You Can't Take It with You opened in New York in December of 1936 to instant critical and popular acclaim. This depiction of a delightfully eccentric family, the third collaboration by playwrights George S. Kaufman and Moss Hart, proved to be their most successful and longest-running work. Awarded the Pulitzer Prize in 1936, the comedy went on to run 837 performances on Broadway. Kaufman and Hart sold the film rights to Columbia Pictures for a record-setting amount, and the 1938 film won an Academy Award for best picture. Perenially appealing to audiences, You Can't Take It with You has become an American classic, regularly produced by high schools, colleges, and community theaters around the country. Successful Broadway revivals in 1965 and 1983 also attest to the play's timeless appeal.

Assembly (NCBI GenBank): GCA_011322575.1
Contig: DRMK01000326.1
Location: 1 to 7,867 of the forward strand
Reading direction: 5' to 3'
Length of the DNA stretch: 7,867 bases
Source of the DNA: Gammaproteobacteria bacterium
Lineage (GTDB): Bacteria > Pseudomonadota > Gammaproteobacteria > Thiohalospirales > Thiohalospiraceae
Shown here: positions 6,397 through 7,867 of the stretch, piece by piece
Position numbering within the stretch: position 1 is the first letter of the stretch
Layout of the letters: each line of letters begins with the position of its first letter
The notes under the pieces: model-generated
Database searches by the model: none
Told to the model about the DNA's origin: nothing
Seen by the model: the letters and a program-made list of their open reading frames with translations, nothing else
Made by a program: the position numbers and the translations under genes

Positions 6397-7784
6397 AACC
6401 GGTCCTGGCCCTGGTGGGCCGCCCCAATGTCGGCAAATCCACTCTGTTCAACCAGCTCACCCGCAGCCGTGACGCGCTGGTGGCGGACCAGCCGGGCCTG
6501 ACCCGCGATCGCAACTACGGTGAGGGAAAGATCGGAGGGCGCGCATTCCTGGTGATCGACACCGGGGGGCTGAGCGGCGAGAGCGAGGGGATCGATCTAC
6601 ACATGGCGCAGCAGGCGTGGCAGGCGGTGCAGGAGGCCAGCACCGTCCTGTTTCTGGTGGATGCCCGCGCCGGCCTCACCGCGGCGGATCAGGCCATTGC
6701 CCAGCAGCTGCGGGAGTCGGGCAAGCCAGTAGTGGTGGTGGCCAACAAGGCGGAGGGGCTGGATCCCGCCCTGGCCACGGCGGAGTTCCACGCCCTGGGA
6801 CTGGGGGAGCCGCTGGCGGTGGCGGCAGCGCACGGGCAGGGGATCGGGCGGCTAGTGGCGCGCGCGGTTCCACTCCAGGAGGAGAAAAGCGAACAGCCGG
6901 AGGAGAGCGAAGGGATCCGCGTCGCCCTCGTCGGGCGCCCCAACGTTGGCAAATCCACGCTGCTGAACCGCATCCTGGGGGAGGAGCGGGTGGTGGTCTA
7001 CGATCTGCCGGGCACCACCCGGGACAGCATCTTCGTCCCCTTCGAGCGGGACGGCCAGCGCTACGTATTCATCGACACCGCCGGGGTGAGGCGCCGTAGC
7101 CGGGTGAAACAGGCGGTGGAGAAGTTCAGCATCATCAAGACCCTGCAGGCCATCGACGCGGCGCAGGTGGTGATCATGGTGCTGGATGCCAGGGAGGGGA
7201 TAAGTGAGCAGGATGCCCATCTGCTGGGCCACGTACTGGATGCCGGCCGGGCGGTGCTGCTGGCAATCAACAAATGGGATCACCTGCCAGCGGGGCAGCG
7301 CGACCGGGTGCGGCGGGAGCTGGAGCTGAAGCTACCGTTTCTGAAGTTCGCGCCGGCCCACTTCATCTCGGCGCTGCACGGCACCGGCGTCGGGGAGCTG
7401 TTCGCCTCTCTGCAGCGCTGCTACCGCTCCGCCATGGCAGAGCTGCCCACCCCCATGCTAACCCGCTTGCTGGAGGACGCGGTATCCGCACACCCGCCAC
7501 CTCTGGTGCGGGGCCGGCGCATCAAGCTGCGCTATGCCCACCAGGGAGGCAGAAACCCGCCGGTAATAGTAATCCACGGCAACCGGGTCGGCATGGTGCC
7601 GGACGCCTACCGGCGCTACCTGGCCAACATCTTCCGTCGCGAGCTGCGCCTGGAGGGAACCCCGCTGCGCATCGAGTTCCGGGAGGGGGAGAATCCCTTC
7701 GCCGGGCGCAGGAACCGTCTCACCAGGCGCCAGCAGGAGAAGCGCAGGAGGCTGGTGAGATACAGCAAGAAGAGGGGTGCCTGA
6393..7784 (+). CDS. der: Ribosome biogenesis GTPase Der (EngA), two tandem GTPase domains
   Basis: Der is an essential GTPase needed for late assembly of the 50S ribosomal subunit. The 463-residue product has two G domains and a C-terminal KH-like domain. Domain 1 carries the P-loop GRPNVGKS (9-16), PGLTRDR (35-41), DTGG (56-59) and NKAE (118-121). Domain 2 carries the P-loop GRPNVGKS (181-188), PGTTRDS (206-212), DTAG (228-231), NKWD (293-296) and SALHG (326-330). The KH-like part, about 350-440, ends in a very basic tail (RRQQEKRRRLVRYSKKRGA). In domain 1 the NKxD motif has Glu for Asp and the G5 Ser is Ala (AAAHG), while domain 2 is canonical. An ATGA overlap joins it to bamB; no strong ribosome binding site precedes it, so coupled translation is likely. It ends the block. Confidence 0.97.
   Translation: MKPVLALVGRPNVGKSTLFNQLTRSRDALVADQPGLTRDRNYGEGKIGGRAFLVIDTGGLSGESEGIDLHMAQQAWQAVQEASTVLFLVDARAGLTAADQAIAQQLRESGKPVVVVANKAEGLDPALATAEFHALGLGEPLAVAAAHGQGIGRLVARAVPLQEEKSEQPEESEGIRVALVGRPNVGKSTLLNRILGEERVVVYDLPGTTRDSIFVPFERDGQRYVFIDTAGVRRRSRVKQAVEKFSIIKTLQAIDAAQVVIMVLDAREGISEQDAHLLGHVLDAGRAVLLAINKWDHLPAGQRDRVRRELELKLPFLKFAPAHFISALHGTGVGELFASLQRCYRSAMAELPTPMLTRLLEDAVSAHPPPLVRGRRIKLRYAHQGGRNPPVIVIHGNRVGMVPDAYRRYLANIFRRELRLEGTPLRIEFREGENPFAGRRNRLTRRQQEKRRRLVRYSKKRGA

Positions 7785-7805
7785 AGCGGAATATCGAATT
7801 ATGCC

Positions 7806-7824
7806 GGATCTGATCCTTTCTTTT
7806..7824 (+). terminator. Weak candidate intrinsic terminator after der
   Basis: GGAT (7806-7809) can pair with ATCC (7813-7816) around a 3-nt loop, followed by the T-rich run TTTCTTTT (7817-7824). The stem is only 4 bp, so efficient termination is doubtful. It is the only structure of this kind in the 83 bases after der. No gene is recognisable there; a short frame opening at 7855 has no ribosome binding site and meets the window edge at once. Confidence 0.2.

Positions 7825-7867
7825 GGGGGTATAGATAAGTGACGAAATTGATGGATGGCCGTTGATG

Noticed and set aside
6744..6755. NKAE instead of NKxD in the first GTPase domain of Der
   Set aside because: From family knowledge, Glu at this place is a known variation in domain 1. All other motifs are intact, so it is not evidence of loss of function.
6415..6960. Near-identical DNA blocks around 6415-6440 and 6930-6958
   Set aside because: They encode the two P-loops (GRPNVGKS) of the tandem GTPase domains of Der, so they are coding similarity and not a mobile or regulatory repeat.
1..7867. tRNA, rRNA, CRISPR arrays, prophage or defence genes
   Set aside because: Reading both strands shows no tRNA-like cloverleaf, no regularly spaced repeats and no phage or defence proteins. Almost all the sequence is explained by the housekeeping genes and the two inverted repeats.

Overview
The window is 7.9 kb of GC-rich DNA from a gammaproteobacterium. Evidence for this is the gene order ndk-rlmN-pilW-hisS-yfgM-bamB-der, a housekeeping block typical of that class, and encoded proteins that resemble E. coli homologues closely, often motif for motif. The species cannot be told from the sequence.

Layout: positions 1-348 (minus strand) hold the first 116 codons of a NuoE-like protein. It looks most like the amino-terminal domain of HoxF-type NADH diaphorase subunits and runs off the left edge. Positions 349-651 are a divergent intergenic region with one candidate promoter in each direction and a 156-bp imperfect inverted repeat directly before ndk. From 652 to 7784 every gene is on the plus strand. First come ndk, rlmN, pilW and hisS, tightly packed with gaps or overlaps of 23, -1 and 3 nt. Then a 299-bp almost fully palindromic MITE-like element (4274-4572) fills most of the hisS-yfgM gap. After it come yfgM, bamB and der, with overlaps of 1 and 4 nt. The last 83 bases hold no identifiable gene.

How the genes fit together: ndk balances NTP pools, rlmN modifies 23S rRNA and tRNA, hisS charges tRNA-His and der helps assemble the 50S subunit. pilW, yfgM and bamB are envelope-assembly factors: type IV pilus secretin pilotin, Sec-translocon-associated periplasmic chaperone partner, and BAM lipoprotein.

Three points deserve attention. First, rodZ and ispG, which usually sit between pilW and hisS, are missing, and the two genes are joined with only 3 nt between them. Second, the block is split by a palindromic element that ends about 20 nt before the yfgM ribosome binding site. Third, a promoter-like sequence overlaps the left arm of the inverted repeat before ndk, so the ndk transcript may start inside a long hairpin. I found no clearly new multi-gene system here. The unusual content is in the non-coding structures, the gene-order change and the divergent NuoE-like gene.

You Can't Take It with You relates the humorous encounter between a conservative family and the crazy household of Grandpa Martin Vanderhof. Grandpa's family of idiosyncratic individualists amuse with their energetic physical antics and inspire with their wholehearted pursuit of happiness. Kaufman and Hart fill the stage with chaotic activity from beginning to end. Critics have admired the witty one-liners, the visual theatricalism, and the balanced construction of the play's three acts. Although You Can't Take It with You is undeniably escapist theater which prompts immediate enjoyment rather than complex analysis, it has clearly influenced American comedy. The formula originated by Kaufman and Hart—a loveable family getting into scrapes and overcoming obstacles—has been adopted as a format by most of today's television situation comedies.